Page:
Bering, J. M., Curtin, E. R., & Jong, J. (2017). Knowledge of deaths in hotel rooms diminishes perceived value and elicits guest aversion. OMEGA. Advance online publication. doi: 10.1177/0030222817709694

Shackelford, T. K., Liddle, J. R., Bering, J., & Shalkoski, G. (2014). Unbidden confession as an evolved pre-emptive strategy against punishment: A preliminary investigation with prisoners. Personality & Individual Differences, 61-62, 86-90. doi: 10.1016/j.paid.2014.01.010

Heywood, B. T., & Bering, J. M. (2014). “Meant to be”: How religious beliefs and cultural religiosity affect the implicit bias to think teleologically. Religion, Brain & Behavior, 4(3), 183-201. doi: 10.1080/2153599X.2013.782888

Piazza, J., Bering, J. M., & Ingram, G. (2011). "Princess Alice is watching you": Children's belief in an invisible person inhibits cheating. Journal of Experimental Child Psychology, 109(3), 311-320. doi: 10.1016/j.jecp.2011.02.003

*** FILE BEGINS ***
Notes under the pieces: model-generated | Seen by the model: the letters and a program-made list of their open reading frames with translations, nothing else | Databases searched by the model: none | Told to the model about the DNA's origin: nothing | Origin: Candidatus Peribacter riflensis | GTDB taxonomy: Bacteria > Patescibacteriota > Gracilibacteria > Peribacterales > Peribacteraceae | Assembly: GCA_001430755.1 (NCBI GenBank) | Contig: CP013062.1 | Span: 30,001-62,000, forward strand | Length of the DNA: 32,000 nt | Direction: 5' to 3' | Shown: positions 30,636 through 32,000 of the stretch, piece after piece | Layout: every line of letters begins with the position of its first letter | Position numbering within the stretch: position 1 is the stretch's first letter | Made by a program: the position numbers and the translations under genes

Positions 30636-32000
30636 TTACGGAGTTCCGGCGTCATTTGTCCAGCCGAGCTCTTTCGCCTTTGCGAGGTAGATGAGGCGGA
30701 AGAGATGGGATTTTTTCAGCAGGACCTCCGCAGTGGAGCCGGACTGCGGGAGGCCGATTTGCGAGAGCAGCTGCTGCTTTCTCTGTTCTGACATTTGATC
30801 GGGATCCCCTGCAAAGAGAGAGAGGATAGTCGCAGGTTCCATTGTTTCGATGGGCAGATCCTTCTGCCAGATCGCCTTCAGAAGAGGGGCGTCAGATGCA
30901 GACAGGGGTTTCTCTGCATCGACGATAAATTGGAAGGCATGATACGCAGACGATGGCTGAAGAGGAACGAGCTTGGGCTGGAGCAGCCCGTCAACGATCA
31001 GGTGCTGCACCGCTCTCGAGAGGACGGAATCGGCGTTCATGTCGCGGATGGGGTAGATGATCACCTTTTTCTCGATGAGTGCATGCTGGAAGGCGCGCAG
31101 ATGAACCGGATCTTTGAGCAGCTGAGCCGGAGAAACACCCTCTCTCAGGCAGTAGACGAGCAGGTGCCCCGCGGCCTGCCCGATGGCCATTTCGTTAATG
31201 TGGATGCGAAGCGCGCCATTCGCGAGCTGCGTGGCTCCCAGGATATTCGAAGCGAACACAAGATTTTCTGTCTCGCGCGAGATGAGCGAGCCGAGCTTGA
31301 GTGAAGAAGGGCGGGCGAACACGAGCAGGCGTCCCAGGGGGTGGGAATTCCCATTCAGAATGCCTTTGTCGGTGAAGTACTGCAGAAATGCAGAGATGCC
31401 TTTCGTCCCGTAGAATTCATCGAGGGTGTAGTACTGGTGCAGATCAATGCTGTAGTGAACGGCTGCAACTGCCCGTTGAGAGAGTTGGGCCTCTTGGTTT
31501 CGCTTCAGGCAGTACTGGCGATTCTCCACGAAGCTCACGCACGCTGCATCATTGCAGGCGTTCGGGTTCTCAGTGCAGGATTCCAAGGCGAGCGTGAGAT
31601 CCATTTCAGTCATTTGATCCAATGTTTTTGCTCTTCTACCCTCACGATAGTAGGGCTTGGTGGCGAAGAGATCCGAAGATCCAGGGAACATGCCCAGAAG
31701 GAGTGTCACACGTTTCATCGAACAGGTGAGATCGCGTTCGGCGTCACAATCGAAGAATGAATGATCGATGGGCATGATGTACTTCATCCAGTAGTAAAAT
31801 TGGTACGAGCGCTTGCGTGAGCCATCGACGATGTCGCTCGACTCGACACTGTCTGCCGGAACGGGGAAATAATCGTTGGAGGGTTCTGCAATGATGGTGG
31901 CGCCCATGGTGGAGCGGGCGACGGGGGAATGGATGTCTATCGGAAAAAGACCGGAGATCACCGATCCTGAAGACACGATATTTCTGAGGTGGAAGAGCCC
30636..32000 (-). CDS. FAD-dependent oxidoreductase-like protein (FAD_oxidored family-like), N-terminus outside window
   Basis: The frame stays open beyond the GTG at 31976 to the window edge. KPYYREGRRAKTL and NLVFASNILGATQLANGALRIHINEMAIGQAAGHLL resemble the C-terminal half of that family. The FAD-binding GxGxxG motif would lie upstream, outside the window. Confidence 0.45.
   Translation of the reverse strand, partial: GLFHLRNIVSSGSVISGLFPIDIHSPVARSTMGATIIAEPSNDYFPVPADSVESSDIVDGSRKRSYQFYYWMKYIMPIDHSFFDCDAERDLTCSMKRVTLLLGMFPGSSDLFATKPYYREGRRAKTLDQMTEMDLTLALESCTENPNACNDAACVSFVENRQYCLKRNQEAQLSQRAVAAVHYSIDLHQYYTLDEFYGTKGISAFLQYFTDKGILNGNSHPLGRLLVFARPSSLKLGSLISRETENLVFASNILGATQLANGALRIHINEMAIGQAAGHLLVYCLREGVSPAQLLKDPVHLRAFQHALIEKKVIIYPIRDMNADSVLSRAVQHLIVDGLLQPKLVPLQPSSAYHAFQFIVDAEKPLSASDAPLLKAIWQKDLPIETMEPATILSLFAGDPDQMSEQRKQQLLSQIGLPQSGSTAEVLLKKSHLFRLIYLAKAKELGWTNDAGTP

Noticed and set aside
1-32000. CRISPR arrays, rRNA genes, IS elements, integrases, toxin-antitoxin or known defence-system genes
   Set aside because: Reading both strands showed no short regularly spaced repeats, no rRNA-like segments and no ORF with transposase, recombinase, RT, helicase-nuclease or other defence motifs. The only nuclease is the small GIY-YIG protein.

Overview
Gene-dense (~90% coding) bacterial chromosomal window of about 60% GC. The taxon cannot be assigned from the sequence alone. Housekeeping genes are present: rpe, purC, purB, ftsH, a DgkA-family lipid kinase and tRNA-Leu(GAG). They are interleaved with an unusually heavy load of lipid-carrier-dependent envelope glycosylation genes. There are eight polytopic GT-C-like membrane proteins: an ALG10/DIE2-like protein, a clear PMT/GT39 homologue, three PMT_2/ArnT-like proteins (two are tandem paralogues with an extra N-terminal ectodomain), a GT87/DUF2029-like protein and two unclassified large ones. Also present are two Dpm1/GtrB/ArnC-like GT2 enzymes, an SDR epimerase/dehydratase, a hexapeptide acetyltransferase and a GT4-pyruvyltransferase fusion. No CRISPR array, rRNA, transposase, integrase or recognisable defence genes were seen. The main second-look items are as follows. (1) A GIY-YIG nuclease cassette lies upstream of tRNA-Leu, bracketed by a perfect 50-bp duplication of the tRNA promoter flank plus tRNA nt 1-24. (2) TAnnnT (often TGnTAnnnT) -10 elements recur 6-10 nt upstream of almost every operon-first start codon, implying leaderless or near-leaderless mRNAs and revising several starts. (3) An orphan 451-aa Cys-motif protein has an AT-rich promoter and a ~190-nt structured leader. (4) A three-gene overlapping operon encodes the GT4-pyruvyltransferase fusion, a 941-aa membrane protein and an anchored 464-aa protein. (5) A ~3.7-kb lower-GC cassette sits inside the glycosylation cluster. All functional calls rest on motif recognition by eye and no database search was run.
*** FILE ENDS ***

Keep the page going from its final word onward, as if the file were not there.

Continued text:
Piazza, J., & Bering, J. M. (2010). The coevolution of secrecy and stigmatization: Evidence from the content of distressing secrets. Human Nature, 21(3), 290-308. doi: 10.1007/s12110-010-9090-4

Bering, J. (2010). Atheism is only skin deep: Geertz and Markússon rely mistakenly on sociodemographic data as meaningful indicators of underlying cognition. Religion, 40(3), 166-168. doi: 10.1016/j.religion.2009.11.001

Bering, J. (2010). The nonexistent purpose of people: Have our minds evolved to see human beings as types of artefacts? Psychologist, 23(4), 290-293.

Ingram, G. P. D., & Bering, J. M. (2010). Children's tattling: The reporting of everyday norm violations in preschool settings. Child Development, 81(3), 945-957. doi: 10.1111/j.1467-8624.2010.01444.x